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Compare hybrid insurance
Get the best insurance premium possible to continue saving money with your hybrid.
One of the main perks of owning a hybrid is its high fuel economy, which can save you big money over the life of the car. Unfortunately, the savings can stop there without shopping around for insurance.
The higher sticker price, higher cost to repair and the need for specialty mechanics can result in higher insurance premiums. And while some carriers offer green driver discounts, the discount doesn’t apply to your entire premium.
What kind of hybrid coverage do I need?
Your state’s insurance requirements may vary, but the following coverage options are often required to drive your hybrid:
- Liability. This insurance covers damages for a third-party if you crash your hybrid into another car or object. Most states require this coverage.
- Uninsured motorist. The state often requires uninsured or underinsured motorist coverage. But even if it’s not, you don’t want to be left having to pay expensive repair bills on your hybrid out-of-pocket.
- Comprehensive. Usually optional, a comprehensive policy covers damages to your hybrid that happen while you’re not driving it, such as theft, weather damage and vandalism.
- Personal injury protection (PIP). PIP provides coverage for medical costs regardless of who’s at fault in an accident.
What hybrid add-on coverage should I consider?
Consider these insurance add-ons for more coverage on your hybrid:
- Collision. Though this coverage is only required if you have a car loan, you might want it if you drive your hybrid a lot. This covers repairs to your car in an at-fault accident.
- Gap insurance. A new hybrid will start to depreciate the minute you drive it off the lot. Having gap insurance covers you so you’re not left paying off a loan that’s worth more than the depreciated value of your car.
- Roadside assistance. This provides help with a flat, a battery jump or a tow if you have trouble with your hybrid out on the road. You’ll want to make sure your roadside assistance covers towing to the specialty mechanic you’ll need to work on your hybrid.
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Do different kinds of hybrid have different insurance requirements?
There aren’t many different categories of hybrids, but the hybrids listed below may come with higher insurance premiums.
- Luxury hybrid. Luxury brands cost more and have higher repair costs. If you choose a luxury brand hybrid, you’ll likely pay a higher insurance premium.
- Plug-in hybrid. Insurance premiums for plug-in models tend to be slightly higher than for other hybrids because they are more expensive cars. Plug-ins usually have larger batteries and more high-tech software and hardware.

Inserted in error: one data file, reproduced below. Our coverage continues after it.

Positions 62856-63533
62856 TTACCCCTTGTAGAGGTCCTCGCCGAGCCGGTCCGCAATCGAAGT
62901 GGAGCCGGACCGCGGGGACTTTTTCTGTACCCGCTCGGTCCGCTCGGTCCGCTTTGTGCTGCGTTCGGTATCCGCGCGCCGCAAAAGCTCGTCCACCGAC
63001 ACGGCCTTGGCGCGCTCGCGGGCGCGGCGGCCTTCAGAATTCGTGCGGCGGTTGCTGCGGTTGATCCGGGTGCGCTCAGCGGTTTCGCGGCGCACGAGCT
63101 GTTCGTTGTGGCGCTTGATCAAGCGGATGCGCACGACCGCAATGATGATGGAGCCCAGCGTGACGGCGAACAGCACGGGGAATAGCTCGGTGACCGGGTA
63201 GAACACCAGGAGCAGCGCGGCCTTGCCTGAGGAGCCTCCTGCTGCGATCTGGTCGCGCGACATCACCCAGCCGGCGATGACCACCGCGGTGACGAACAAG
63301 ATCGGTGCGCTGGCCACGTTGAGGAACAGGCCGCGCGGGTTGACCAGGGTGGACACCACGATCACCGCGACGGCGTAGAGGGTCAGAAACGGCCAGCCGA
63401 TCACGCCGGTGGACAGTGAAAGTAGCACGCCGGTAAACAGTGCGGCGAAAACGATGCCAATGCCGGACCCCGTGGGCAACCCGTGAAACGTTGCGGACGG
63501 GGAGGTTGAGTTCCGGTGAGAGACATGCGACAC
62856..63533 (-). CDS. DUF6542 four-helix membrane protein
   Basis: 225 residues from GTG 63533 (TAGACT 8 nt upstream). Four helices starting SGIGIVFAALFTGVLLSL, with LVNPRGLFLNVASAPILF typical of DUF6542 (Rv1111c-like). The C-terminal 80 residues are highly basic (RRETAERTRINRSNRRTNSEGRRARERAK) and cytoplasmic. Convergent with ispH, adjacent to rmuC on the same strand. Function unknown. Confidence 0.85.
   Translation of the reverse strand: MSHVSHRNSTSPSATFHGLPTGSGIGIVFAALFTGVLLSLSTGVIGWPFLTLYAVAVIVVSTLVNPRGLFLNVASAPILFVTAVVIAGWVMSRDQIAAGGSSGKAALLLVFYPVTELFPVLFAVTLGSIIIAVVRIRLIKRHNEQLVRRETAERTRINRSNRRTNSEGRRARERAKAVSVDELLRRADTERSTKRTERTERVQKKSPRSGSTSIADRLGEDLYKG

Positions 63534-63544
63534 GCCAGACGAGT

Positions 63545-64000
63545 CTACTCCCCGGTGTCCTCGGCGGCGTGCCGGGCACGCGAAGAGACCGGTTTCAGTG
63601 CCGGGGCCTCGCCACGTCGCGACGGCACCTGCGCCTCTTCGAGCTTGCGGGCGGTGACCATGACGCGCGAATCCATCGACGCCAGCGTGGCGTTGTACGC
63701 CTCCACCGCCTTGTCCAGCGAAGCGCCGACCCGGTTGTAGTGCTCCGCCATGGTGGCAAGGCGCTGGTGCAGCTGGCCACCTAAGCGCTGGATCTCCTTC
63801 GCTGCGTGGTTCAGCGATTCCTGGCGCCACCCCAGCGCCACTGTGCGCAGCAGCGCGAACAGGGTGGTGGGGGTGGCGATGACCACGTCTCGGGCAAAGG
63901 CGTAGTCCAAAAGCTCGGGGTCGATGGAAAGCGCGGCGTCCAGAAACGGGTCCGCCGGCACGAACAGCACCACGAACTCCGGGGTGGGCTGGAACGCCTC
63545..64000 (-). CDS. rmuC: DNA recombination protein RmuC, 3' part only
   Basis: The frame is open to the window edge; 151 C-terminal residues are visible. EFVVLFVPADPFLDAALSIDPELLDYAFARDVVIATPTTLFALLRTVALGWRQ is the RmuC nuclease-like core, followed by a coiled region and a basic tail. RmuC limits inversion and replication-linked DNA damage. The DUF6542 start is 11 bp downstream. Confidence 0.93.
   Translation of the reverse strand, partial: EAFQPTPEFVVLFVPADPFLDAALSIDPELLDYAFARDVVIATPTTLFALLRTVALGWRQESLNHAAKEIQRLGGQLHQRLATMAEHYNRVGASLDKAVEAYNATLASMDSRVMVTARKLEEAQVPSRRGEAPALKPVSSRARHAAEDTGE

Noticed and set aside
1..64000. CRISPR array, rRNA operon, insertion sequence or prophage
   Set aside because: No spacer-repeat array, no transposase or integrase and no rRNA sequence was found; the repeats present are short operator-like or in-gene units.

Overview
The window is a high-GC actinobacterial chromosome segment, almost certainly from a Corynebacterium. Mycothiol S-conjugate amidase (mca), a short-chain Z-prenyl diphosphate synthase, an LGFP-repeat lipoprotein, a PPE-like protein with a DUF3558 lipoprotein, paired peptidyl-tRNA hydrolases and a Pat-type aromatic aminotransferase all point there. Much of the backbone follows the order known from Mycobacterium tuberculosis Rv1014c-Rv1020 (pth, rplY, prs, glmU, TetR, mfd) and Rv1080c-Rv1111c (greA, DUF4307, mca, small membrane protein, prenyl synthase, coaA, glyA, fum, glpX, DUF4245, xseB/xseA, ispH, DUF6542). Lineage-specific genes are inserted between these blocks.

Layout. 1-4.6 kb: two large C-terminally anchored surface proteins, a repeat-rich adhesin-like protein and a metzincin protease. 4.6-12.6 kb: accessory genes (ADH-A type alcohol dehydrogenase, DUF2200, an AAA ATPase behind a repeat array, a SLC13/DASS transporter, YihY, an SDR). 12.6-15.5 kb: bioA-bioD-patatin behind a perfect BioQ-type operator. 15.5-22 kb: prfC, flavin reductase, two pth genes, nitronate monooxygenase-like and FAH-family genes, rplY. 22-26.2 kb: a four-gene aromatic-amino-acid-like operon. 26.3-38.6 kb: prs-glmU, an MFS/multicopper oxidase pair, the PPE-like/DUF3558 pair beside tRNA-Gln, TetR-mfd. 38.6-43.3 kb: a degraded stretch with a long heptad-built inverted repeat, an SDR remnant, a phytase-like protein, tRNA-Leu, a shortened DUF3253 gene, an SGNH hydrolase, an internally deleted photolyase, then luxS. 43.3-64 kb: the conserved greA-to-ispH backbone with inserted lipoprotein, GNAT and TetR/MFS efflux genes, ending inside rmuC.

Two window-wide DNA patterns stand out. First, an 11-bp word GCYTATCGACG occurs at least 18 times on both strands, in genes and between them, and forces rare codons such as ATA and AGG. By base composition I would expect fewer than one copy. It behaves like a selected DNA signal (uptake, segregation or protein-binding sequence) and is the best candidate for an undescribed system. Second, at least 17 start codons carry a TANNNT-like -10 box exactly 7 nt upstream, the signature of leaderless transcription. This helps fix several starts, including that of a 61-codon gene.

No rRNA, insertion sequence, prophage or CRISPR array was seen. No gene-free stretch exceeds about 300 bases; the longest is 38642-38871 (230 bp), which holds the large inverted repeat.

- Hybrid SUV. Small cars tend to cost more to insure, so in theory, the SUV hybrid should have lower premiums. But the newness of the SUV hybrid models makes insurance rates difficult to predict.
Hybrid coupe. Coupes usually come with a higher premium because insurance companies associate them with sports cars and riskier drivers.
- Hybrid coupe. Coupes usually come with a higher premium because insurance companies associate them with sports cars and riskier drivers.
How can I get cheap hybrid insurance?
Because rates on hybrids tend to be higher, look for savings where you can.
- Avoid luxury brands. Luxury cars come with a larger sticker price and a larger insurance premium. To keep your costs down, buy a standard-brand hybrid.
- Stick with trusted models. History and data make the longest-available hybrid models some of the cheapest to insure. Buying a brand new model may come with a higher premium as insurance companies try to figure out the risk.
- Go basic. Because hybrids can be more expensive to repair, sticking with the base model ensures you’re not adding high-end features to your hybrid that could raise your insurance premiums.
- Safety first. Safety and antitheft features go a long way to reduce your insurance rate, which puts you in good standing, especially if your hybrid has high safety ratings from organizations like the Insurance Institute for Highway Safety.
What should I watch out for?
- Higher deductibles. The advice to raise your deductible to save on your premium can be good. But for a hybrid with typically more expensive repair costs, having a higher deductible means having to pay much more out of pocket.
- Green discounts. Only a few carriers offer discounts on eco-friendly vehicles. But make sure you read the fine print before signing up. If the discount only applies to certain aspects of your premium and not the whole thing, you may find a better deal with a carrier who doesn’t offer a discount at all.
You will likely pay more for insurance on a hybrid than on its gas-guzzling equivalent. But as more hybrid models come out every season, and more studies prove that hybrids and their drivers are lower risk, the premiums on hybrids should start to come down. Make sure you get the right coverage at the right price now by comparing your car insurance options.
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